On the day that it was announced that COP26 will be postponed a full year because of the global COVID-19 pandemic, mayors, governors and national government representatives from around the world came together virtually to show how they are continuing to fight for climate action, even in the face of the global pandemic.
Twenty-five mayors and other subnational leaders, as well as the heads of three United Nations agencies (UNEP, UN-Habitat and UNDP), and ministers from Italy, Indonesia, Ivory Coast, Ethiopia, South Africa and Chile, participated in the multi-level dialogue.
Framed as a “Ministerial Dialogue with Local and Regional Governments”, the event aimed to assess how to integrate climate action into COVID19 response and recovery measures. The event was convened by the United Cities and Local Governments (UCLG) as part of their Virtual Executive Bureau, with support from ICLEI, the Global Covenant of Mayors for Climate and Energy (GCoM), The Global Taskforce of Local and Regional Governments, UNDP and UN Environment.
“If we look back to see the influence that cities have had in addressing climate change since the Paris Agreement, you would have to agree that the model has shifted – from one where we believe that this is a national issue to be discussed at an international level to one where we understand that the real implementation of climate change action happens at the local level,” said Pittsburgh Mayor William Peduto.
Even in the absence of global negotiations and events at this moment, participants were eager to showcase their commitment to a new normal.
“Indonesia’s commitment to the Paris Agreement has been translated through the highest regulatory instruments,” said Siti Nurbaya Bakar, Minister of Environment and Forestry, in Indonesia. She continued, “[These] regulations enable coordination and synergy across sectors and levels, such as addressing climate change as part of national development planning. It is at the same magnitude [of importance] as gender, social safety net, and poverty alleviation. Additionally, [we have] guidance and oversight for subnational governments to mainstream climate action into their development planning.”
Indonesia participates in the Urban-LEDS project, which accelerates urban low emission development and climate resilience across more than 60 cities worldwide, using a multilevel governance approach to urban climate action.
Joseph Seka Seka, Minister of Environment and Sustainable Development, Ivory Coast also referenced their engagement with local and regional governments in the design of their updated NDC.
Nigel Topping, UK High Level Climate Action Champion for COP26, participated in the roundtable. He said, “We want to send a very clear message to national governments that local and regional governments are key partners on the road to COP26.”
Other speakers included Mohamed Sefiani, Mayor of Chefchaouen, Morocco, who serves on the Regional Committee for ICLEI Africa, and Mayor Peduto, who serves on the Board of Directors for ICLEI USA, as well as Kobie Brand, Regional Director of ICLEI Africa. Inger Andersen, Executive Director, UN Environment Programme; Maimunah Mohd Sharif, UN-Habitat Executive Director; and Achim Steiner, UNDP Administrator – also spoke.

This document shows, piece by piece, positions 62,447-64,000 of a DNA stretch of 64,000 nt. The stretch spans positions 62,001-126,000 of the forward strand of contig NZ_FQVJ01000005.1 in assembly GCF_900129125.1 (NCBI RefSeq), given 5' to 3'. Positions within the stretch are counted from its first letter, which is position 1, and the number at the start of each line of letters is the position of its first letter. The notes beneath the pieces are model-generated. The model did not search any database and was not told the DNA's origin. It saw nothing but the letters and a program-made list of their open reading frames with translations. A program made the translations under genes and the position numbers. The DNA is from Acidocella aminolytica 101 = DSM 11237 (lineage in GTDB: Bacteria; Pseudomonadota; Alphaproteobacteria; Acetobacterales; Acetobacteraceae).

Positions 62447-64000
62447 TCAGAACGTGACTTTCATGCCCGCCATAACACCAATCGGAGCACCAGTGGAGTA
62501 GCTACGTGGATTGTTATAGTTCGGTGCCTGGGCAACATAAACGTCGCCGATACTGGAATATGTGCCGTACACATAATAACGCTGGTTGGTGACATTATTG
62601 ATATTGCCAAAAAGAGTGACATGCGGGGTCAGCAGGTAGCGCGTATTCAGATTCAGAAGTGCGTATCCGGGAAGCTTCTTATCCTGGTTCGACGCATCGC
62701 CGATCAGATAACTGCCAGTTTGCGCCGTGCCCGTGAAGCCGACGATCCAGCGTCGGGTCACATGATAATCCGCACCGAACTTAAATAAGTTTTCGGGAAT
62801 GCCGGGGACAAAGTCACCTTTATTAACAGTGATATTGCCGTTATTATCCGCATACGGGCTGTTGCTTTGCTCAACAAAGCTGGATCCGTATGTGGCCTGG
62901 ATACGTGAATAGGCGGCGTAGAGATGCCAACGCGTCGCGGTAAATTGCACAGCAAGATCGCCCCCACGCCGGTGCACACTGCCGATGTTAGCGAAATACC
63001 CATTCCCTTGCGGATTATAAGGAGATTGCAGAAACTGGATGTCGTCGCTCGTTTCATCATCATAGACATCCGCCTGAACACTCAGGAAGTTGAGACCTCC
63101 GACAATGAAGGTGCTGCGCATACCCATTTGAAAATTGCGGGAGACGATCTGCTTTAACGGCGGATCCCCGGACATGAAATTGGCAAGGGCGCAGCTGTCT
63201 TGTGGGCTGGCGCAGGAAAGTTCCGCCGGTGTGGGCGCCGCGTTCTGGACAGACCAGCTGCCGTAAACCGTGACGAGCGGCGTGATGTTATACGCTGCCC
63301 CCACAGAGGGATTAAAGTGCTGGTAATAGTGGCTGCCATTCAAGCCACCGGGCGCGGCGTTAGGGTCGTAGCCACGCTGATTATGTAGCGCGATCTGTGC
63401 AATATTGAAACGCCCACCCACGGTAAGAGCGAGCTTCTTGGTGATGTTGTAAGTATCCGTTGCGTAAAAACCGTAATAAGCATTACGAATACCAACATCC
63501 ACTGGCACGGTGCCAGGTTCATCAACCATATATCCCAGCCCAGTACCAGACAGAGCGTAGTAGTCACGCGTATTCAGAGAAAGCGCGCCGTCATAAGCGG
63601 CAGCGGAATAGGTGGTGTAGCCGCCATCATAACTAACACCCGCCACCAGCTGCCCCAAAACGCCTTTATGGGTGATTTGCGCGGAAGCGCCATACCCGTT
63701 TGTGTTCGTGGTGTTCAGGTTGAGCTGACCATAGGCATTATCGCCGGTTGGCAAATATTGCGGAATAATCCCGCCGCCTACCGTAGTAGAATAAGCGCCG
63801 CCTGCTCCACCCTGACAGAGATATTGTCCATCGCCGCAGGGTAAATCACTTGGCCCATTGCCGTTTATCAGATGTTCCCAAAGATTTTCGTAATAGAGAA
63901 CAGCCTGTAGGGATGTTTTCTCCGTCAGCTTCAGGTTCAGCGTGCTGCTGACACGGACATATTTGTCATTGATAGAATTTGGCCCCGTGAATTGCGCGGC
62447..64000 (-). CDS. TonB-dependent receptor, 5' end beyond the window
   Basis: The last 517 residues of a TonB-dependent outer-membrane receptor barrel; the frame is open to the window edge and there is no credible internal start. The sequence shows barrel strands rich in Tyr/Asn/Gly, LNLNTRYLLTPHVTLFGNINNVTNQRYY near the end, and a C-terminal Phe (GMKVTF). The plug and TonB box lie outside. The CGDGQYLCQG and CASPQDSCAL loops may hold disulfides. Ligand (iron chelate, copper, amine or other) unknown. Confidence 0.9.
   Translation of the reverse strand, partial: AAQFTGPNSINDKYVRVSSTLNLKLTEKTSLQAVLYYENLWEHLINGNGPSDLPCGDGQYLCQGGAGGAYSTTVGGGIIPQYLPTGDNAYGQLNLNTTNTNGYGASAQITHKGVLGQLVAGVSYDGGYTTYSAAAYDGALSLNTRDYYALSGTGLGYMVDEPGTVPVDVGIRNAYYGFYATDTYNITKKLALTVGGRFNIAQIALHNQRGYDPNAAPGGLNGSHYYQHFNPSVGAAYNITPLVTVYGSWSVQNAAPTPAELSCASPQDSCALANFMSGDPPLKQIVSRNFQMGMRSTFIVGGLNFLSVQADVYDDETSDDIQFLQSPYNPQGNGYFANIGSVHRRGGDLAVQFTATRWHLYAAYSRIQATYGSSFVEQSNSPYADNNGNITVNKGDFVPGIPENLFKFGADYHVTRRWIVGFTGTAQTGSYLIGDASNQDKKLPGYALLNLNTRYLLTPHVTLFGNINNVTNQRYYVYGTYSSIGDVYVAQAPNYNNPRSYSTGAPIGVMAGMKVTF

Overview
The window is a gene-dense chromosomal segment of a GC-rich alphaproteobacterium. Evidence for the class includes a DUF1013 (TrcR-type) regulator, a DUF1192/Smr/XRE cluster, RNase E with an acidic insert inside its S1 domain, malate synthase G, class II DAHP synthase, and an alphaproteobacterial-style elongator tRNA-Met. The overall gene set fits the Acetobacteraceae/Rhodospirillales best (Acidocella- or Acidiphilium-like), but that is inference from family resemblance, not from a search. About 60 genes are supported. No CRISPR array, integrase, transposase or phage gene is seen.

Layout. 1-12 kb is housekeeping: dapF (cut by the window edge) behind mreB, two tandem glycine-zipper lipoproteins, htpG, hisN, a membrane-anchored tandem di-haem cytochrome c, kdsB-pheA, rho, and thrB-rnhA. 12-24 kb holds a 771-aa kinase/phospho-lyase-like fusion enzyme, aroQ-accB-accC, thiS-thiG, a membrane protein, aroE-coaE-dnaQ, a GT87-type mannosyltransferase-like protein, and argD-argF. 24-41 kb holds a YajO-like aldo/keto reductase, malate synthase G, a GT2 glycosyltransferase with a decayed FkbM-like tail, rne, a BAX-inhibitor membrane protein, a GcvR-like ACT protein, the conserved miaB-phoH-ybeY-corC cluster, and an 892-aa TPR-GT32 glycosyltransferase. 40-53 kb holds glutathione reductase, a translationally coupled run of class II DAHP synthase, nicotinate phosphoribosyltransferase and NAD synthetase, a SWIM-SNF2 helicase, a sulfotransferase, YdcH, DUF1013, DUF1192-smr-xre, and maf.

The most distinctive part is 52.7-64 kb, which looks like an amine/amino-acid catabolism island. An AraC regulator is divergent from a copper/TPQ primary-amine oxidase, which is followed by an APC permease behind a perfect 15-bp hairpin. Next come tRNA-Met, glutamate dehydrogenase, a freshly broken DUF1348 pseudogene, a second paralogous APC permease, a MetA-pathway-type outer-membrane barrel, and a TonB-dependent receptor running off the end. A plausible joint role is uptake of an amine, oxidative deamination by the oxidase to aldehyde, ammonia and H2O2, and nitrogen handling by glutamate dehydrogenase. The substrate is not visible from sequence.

“We live in a time where multi-level governance is the only way. It is crucial to provide the services and provide relief from the pandemic. And in climate change, we’ve been saying this since COP1,” said Ms. Brand, in her role as a moderator.
The multilevel discussion supported the collective work of the Local Governments and Municipal Authorities Constituency (LGMA) COP26 Roadmap “Towards a Multilevel Action COP” announced at COP25. The roadmap outlines six priority areas to fully empower local governments to achieve the Paris Agreement goals.
One of the outcomes of the Ministerial Roundtable is the convening of an expert group to develop clear recommendations for “Regional or Local Contributions” (RLCs) including definition, use, measurement and accountability.
An RLC working group, organized by GCoM, will incorporate further input from stakeholders at all levels over a series of dialogues through 2020, to enable greater commitments from national governments ahead of next year’s COP26 climate negotiations. The RLC working group will enumerate how national governments can use RLCs to enhance their NDCs, including existing commitments from these cities and new opportunities to strengthen collaboration between national and local governments to achieve net-zero by 2050.
The RLC framework builds on critical work by the Local Governments and Municipal Authorities (LGMA) Constituency, which has represented local and regional governments at the processes under the United Nations Framework Convention on Climate Change (UNFCCC) since the first Conference of Parties (COP) in 1995.
This work further builds on the 2018 “Cities and Regions Talanoa Dialogues,” a series of 60 sessions in 40 countries that bridged sustainable urban development with climate action and engaged all levels of government. It also strengthens the forthcoming guide on “Integrating Human Settlements into NDCs,” being developed by a group of experts convened by UN-Habitat as part of the Urban Low Emission Development Strategies (Urban-LEDS) project.
The full dialogue is available on YouTube here.